I recently read an article quoting the Chief Executive Officer of a Pennsylvania-based company advocating for the implementation of the Regional Greenhouse Gas Initiative (RGGI) by saying he would be fine with paying higher energy costs to curb what he believes to be man-made climate change.
The Regional Greenhouse Gas Initiative is a proposed multi-state compact with the stated goal of cutting carbon emissions from power generators. This would somehow be accomplished by placing a tax on carbon-based energy providers including the coal fired power plants that provide family sustaining jobs to thousands of Pennsylvanians.
Of course there is nothing to stop that CEO from having his company contribute financially to projects that cut CO2 emissions. But, to achieve his policy goal he would inflict higher energy costs on every manufacturer, business, and residential consumer in the commonwealth.
There is no doubt RGGI would have a significant negative impact on Pennsylvania’s struggling economy. Meanwhile, the private sector is already on track to achieve RGGI’s carbon reduction goals without the implementation of an onerous new regulatory structure. CO2 emissions in Pennsylvania decreased by 22% from 2005 to 2016 largely due to the coming on line of natural gas fired power plants.
Research compiled by the CATO Institute found the punitive new taxes RGGI has placed on states that have already entered the compact have had serious negative economic consequences. David Stevenson of CATO reports RGGI allowance costs added to already high regional electric bills. “The combined pricing impact resulted in a 12% drop in goods production and a 34% drop in the production of energy-intensive goods.” Stevenson wrote, “Comparison states increased goods production by 20%.”
Not only is the Regional Greenhouse Gas Initiative not needed to bring about ongoing reductions in carbon emissions, while at the same time raising costs and being harmful to the economy, but Pennsylvania is attempting to implement the agreement by regulation rather than by legislation.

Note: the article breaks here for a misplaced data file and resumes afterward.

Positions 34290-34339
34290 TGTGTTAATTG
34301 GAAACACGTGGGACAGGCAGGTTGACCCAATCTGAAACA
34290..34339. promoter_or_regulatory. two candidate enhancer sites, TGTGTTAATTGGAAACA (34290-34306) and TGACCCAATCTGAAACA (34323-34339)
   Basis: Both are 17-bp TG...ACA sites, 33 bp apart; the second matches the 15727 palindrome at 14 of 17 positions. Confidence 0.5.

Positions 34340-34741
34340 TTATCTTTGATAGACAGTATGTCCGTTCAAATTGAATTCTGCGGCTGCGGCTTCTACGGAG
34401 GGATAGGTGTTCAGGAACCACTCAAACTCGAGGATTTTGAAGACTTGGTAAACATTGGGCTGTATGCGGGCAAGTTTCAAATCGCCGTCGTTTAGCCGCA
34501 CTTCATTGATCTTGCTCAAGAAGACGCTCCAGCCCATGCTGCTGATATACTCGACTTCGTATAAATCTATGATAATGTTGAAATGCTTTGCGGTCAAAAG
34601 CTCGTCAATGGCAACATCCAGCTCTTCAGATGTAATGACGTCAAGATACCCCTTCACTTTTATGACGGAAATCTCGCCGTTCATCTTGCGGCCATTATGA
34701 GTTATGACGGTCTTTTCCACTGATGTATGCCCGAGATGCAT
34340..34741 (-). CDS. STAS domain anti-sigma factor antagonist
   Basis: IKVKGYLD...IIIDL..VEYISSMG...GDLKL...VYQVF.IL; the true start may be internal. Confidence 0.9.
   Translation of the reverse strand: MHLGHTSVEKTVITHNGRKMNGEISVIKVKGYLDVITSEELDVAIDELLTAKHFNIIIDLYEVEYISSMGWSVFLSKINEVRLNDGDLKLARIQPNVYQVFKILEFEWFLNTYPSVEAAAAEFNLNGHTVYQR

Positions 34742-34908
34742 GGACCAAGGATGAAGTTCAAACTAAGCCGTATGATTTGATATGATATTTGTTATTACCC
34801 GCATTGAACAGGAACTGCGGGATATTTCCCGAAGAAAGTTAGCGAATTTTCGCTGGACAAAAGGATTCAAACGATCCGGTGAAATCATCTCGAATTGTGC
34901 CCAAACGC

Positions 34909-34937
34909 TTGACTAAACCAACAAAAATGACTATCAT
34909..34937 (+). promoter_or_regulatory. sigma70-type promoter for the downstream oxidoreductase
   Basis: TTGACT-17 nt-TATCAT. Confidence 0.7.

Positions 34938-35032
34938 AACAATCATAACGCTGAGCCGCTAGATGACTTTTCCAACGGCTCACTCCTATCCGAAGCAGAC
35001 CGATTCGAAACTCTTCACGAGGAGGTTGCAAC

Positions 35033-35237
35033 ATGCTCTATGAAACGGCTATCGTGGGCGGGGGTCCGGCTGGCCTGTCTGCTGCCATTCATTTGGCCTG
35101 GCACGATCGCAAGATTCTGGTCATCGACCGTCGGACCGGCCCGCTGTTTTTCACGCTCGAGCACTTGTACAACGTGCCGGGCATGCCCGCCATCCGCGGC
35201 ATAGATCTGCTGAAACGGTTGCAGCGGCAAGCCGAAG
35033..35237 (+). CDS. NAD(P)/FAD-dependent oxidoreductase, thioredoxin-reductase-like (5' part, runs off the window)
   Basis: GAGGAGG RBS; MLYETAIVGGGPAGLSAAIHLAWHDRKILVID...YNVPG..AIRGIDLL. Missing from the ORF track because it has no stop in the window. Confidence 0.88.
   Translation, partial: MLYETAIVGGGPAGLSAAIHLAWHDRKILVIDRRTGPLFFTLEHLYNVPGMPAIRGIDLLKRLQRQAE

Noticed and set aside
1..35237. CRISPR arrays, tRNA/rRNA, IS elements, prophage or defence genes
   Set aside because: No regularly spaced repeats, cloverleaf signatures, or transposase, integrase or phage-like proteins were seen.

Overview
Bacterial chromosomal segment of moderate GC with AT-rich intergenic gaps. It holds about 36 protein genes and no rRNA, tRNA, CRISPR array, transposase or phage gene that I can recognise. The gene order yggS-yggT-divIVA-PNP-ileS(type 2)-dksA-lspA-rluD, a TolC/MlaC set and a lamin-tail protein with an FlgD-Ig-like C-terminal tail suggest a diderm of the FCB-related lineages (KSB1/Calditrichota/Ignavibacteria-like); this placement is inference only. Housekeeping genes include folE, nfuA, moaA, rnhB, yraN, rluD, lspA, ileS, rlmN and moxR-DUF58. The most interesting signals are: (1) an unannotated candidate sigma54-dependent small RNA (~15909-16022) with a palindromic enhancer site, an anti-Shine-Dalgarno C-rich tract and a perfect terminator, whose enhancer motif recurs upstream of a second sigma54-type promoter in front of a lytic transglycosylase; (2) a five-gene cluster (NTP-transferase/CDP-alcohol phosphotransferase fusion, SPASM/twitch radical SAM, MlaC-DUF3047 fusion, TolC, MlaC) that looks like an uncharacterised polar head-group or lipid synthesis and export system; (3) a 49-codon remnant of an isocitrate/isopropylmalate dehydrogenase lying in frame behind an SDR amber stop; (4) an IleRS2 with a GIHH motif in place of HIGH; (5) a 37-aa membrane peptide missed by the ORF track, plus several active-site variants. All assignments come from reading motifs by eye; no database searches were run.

Knowing that the Republican-controlled General Assembly would never approve joining the compact, Governor Tom Wolf is attempting to subvert the legislature by doing so through the regulatory process. This despite the fact RGGI imposes a defacto tax on energy providers – and only the legislature can levy taxes.
In the Spring 2021 Keystone Business Climate Survey conducted by the Lincoln Institute of Public Opinion Research Pennsylvania business owners and CEOs were asked if they support or oppose Governor Wolf’s taking unilateral action on energy policies that directly impact electric rates and jobs from existing power plants without approval from the General Assembly. Seventy-three percent opposed the governor’s action, with 62% being strongly opposed.
When asked if they would support or oppose RGGI’s placement of a fee on carbon dioxide emissions from Pennsylvania power plants if they learned electric utility rates would increase by ten percent, 67% said they would oppose the initiative, while 29% would support it.
Governor Wolf is pushing for RGGI’s new layer of regulation and higher taxes on power generators at the same time as Pennsylvania’s economy is struggling to recover from the COVID-19 induced recession. In the 2021 Keystone Business Climate Survey 61% of the business owners/CEOs said the state’s economy is currently on the wrong track with 47% saying they have only partially recovered from pandemic-related business losses and 21% saying they have not recovered at all.
In summary, not only is the Regional Greenhouse Gas Initiative not needed because the private sector is already innovating toward its emission reduction goals, but the compact would significantly raise energy bills, and implementation is being pursued by the Wolf Administration through an unconstitutional regulatory process.
In the coming weeks the tug-of-war between the governor and the General Assembly will continue. At stake in the outcome are thousands of jobs, higher energy bills for consumers, and a further drag on a state economy still mired in economic recession.
The Regional Greenhouse Gas Initiative is an unnecessary, harmful sacrifice about to be placed on the altar of radical environmental extremism. Hopefully cooler heads will prevail.
(Lowman S. Henry is Chairman & CEO of the Lincoln Institute and host of the weekly Lincoln Radio Journal and American Radio Journal. His e-mail address is [email protected].)
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